33. “We run our dishwasher an average of twice a day, because we refuse to wash anything by hand.”

    Fits the mould. Germaphobe/spelling Nazi/no English degree/biggest brain on the blog. 😉

    Price slashes continue. 10 more just this morning, all in the core.

  34. Zillow like companies have tried before but have not been successful in Canada. We’re not like most american cities. Too small and too diversified in the types of properties, house sizes and lot sizes.

    As it is now companies like Solidifi data mine appraisal reports that YOU pay for when you get a mortgage. Appraisers lost control over the appraisal process and now the appraisal management companies have control over how appraisals are conducted and how much you pay for an appraisal. That’s not free enterprise as you can’t shop around for lower prices. I’ve heard of people being charged $800 for an appraisal while if they were allowed to shop around, they would have gotten the appraisal for half that fee. Because the middle man, the management company, adds a big chunk for being between the bank and the appraiser.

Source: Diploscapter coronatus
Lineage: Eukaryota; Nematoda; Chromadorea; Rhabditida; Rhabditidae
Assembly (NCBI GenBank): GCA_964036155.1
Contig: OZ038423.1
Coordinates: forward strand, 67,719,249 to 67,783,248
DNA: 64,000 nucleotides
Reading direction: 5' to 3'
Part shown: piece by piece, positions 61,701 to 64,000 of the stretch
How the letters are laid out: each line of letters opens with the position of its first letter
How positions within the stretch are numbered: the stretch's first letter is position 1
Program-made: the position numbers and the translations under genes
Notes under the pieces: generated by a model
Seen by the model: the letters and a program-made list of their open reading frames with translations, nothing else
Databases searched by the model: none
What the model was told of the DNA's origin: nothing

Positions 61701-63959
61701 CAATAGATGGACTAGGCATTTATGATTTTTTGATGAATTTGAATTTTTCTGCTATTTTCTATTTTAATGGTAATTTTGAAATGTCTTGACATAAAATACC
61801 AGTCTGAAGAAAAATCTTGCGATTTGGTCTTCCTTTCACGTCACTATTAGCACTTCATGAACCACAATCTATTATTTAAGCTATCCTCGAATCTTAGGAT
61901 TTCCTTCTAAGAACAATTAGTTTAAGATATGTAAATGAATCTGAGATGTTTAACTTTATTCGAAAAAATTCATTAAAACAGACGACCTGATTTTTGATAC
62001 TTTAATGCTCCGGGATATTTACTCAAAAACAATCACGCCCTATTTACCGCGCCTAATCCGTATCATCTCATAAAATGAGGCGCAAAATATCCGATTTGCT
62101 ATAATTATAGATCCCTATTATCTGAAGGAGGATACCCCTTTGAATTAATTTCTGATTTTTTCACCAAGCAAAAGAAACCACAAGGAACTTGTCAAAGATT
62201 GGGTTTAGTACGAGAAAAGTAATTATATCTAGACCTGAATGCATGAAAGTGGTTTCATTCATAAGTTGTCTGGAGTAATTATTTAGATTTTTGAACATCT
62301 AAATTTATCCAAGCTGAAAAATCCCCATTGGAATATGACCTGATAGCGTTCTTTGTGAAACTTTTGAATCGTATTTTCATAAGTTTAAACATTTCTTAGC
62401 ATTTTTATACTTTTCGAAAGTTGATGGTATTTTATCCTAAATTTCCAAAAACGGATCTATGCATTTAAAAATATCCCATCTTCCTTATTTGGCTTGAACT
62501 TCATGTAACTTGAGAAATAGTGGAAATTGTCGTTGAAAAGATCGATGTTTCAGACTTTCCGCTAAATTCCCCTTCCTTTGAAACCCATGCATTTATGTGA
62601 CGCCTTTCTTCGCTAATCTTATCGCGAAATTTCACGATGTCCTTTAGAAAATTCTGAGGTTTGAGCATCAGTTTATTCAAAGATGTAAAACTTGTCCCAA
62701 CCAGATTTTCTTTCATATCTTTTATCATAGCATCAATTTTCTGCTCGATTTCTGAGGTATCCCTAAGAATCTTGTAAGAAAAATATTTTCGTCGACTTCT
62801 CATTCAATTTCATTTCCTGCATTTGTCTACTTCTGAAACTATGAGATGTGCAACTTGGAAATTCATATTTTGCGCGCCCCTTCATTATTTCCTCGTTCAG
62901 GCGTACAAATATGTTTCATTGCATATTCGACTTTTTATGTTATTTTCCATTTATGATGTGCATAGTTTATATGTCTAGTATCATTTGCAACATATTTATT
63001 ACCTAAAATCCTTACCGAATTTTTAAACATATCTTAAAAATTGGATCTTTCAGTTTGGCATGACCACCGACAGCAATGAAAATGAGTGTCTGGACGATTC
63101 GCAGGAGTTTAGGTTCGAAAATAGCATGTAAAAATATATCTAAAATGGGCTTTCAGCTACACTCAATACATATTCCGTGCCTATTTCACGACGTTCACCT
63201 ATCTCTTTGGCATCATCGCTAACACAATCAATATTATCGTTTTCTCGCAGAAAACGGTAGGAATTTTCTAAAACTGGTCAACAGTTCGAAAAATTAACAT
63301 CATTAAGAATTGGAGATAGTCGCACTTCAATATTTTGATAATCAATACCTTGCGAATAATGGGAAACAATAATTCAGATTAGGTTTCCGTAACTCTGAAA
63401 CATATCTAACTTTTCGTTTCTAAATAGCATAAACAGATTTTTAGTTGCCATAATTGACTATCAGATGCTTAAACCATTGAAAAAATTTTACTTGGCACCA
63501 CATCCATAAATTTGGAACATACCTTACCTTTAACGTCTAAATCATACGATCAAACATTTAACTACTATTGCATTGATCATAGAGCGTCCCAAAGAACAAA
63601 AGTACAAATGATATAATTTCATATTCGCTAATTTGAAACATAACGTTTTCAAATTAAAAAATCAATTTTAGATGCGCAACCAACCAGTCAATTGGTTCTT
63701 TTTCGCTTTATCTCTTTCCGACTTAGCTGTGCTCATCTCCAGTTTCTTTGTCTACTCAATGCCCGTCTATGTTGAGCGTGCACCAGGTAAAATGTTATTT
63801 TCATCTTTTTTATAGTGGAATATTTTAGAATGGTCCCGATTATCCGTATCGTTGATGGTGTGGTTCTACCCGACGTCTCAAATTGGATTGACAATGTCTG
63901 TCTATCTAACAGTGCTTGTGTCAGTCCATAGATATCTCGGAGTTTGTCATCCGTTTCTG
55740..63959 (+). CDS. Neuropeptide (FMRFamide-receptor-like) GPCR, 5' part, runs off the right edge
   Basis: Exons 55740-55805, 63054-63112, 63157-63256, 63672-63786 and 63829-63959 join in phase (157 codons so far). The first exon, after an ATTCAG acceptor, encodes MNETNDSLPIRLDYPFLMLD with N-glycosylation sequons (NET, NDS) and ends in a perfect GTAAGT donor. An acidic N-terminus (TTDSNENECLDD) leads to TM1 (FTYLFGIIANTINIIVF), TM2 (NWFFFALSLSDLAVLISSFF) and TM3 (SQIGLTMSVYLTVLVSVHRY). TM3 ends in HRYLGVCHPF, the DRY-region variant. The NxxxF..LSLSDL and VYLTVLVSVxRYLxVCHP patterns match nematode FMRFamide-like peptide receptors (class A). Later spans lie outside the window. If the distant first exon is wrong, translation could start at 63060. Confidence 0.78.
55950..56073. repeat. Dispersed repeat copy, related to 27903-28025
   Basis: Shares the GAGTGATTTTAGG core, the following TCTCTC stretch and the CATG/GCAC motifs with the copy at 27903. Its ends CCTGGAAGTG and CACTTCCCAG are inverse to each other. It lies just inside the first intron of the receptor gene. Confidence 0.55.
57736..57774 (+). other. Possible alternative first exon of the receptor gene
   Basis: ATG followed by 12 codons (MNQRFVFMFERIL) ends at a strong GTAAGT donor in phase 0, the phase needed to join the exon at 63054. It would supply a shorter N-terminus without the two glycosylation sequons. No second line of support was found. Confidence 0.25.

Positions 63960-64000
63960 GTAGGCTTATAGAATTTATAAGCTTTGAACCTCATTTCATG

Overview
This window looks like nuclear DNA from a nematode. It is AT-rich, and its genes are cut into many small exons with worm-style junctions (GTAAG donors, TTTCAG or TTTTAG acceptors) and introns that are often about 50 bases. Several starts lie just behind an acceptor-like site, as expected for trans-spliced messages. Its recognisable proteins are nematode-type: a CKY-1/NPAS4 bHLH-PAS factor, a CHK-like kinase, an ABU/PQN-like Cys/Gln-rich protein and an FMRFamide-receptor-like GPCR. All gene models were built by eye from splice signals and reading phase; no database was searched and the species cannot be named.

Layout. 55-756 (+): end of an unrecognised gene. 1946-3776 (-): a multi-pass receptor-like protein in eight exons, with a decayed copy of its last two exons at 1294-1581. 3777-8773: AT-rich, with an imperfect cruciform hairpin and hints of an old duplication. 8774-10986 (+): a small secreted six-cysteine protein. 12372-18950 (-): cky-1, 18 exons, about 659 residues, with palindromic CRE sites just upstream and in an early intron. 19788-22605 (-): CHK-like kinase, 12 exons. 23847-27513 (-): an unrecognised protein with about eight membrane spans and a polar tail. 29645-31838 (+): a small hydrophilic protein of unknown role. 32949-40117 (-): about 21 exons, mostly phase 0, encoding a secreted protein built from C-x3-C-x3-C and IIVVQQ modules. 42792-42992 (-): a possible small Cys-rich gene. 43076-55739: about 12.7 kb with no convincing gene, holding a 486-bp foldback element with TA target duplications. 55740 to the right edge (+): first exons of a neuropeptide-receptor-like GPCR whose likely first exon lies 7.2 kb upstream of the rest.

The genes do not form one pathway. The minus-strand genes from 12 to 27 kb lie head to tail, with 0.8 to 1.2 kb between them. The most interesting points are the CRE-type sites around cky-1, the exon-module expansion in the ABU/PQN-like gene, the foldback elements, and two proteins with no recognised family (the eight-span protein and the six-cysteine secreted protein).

Zillow will become competition to the real estate boards and if it is like what happened with appraisals, the consumer will pay more for the service as they can not negotiate the commission and the agent will make less as they have to split their commission with Zillow.

  35. (From the previous thread:)

    My wife’s sister was bold enough to go no dishwasher.

    That’s bold.

    We run our dishwasher an average of twice a day, because we refuse to wash anything by hand. But our dishwasher is a top-of-the-line Bosch, which uses next to no water and very little electricity. And it’s so quiet you can’t tell it’s on except by the red dot of light it projects onto the kitchen floor.

    Speaking of saving energy, I do want to get one of these someday:

    https://www.breezedryer.com/rotary/hills-rotary-clotheslines-premium-range/